The new law reopens the $10,000 EIDL Grant program. Priority for the full amount of the EIDL grant will be given to small businesses with less than 300 employees, located in low-income neighborhoods, who have experienced a 30% reduction in gross receipts during any 8-week period between March 2, and December 31, 2020, compared to a comparable 8-week period before March 2. If you meet this description and received a grant that is less than $10,000, you can reapply to receive the difference.

·        Grants for Shuttered Venue Operators

The law creates a new $15 billion grant program for eligible live venue operators or promoters, theatrical producers, live performing arts organization operators, museum operators, motion picture theatre operators, or talent representatives that have experienced at least a 25% drop in revenue.

Grants are equal to the lesser of $10 million or 45% of gross revenue earned in 2019. Grants must be used for specified expenses such as payroll costs, rent, utilities, and personal protective equipment. If you receive a grant, you may not apply for a new PPP loan.

·        SBA Loan Debt Forgiveness

The new law resumes the government payment of monthly principal and interest on small business loans guaranteed by the SBA under the 7(a), 504, and Microloan programs. Borrowers with loans approved by the SBA prior to the CARES Act will receive an additional three months of payments beginning in February of 2021. Those payments will be capped at $9,000 per borrower per month.

After that, the certain borrower will receive an additional five months of payments, including borrowers with SBA microloans or 7(a) Community Advantage loans or borrowers with 7(a) or 504 loan in hard-hit sectors such as educational services, arts, entertainment and recreation, food service and accommodation, support activities for mining, and oil and gas extraction, apparel manufacturing, clothing and clothing accessories stores, sporting goods, hobby, book, and music stores, air transportation, transit and ground passenger transportation, scenic and sightseeing transportation, publishing industries, motion picture, and sound recording, broadcasting, rental and leasing services, and personal and laundry services.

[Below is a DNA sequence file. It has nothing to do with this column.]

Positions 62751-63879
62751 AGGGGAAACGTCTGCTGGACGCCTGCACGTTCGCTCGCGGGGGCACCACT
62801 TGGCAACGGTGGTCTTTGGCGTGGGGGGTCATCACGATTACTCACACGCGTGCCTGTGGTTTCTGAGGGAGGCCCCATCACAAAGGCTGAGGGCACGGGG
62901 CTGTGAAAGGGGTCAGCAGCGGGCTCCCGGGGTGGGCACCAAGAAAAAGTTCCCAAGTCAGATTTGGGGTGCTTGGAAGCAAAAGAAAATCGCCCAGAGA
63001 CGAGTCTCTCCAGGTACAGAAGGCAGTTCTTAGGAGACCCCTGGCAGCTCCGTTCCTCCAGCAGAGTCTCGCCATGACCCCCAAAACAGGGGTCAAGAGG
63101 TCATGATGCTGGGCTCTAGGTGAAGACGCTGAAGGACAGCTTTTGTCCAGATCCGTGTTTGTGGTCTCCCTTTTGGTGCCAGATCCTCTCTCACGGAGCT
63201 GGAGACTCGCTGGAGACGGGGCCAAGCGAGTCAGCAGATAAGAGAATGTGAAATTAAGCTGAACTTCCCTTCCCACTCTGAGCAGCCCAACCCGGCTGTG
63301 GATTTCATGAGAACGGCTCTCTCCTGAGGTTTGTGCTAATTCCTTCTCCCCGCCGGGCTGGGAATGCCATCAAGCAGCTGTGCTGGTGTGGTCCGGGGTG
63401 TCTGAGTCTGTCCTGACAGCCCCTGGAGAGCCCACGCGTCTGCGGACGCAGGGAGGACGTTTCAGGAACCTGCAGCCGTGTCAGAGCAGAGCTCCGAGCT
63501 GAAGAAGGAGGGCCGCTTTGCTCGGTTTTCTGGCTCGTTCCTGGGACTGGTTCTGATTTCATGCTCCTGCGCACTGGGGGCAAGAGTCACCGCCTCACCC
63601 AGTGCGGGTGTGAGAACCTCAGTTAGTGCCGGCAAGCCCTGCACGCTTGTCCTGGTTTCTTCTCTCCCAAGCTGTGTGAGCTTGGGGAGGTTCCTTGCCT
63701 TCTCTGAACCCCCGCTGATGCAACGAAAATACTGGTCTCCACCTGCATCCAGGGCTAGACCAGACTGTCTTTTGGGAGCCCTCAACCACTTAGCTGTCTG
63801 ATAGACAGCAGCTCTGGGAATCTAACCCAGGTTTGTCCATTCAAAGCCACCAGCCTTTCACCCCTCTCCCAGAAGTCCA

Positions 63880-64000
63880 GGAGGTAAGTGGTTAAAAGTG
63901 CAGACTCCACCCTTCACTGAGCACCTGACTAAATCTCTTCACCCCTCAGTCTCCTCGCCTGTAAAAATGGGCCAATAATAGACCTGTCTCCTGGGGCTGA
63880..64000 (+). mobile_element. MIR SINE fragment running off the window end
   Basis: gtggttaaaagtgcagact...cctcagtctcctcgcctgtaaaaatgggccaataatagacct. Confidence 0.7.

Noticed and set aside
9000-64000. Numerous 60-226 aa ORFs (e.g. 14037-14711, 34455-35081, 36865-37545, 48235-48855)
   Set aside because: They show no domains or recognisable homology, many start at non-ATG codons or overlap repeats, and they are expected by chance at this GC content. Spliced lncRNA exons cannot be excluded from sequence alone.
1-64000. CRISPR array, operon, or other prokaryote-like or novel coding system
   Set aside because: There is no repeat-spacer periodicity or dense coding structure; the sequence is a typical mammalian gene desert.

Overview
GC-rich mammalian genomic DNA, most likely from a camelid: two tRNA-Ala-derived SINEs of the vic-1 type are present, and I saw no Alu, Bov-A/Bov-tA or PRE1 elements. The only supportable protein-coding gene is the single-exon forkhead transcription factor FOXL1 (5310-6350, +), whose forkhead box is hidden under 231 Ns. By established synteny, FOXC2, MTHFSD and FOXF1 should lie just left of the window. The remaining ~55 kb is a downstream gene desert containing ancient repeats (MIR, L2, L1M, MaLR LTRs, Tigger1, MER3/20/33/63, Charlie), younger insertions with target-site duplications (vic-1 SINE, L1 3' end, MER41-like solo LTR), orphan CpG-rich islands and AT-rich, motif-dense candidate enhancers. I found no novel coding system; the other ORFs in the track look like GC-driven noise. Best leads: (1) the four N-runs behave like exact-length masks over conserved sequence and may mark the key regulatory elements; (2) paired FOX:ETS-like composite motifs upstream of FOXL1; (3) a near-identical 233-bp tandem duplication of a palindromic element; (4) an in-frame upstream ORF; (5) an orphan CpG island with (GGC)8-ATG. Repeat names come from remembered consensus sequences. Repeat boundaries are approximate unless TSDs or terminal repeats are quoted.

New SBA loans made or approved between December 22, 2020, and September 30, 2021, will receive six months of government payment of principal and interest, also capped at $9,000 per month.

Important Tax Changes That Have Been Implemented

An important change outlined in the new regulation is that forgiven PPP loans will be completely tax-free. Plus, any usually tax-deductible business expenses paid for with PPP loans will also continue to be deductible. The Consolidated Appropriations Act, 2021 (CAA 2021), H.R. 133, Division N, Section 276, provides that deductions are allowed for otherwise deductible expenses paid with the proceeds of a PPP loan that is forgiven. Also, the tax basis and other attributes of the borrower’s assets will not be reduced as a result of the loan forgiveness.

Specifically, the updated language says, “no deduction shall be denied, no tax attribute shall be reduced, and no basis increase shall be denied, by reason of the exclusion from gross income provided” by Section 1106 of the CARES Act (which has been re-designated as Section 7A of the Small Business Act). This provision applies to loans under both the original PPP and subsequent PPP loans.

One other major change in the bill concerns how PPP loans interact with the Employee Retention Tax Credit (ERTC). Originally, businesses that took out PPP loans were prohibited from using the ERTC to reduce their tax burden and vice versa. This has been changed so businesses can take advantage of both PPP and the ERTC in 2020 and 2021.


The new guidelines introduced by Congress to help small businesses who have taken PPP loans are designed to make a big difference. The best part is that it will help businesses struggling with their taxes since it will ensure that PPP loans are exempt from taxable income.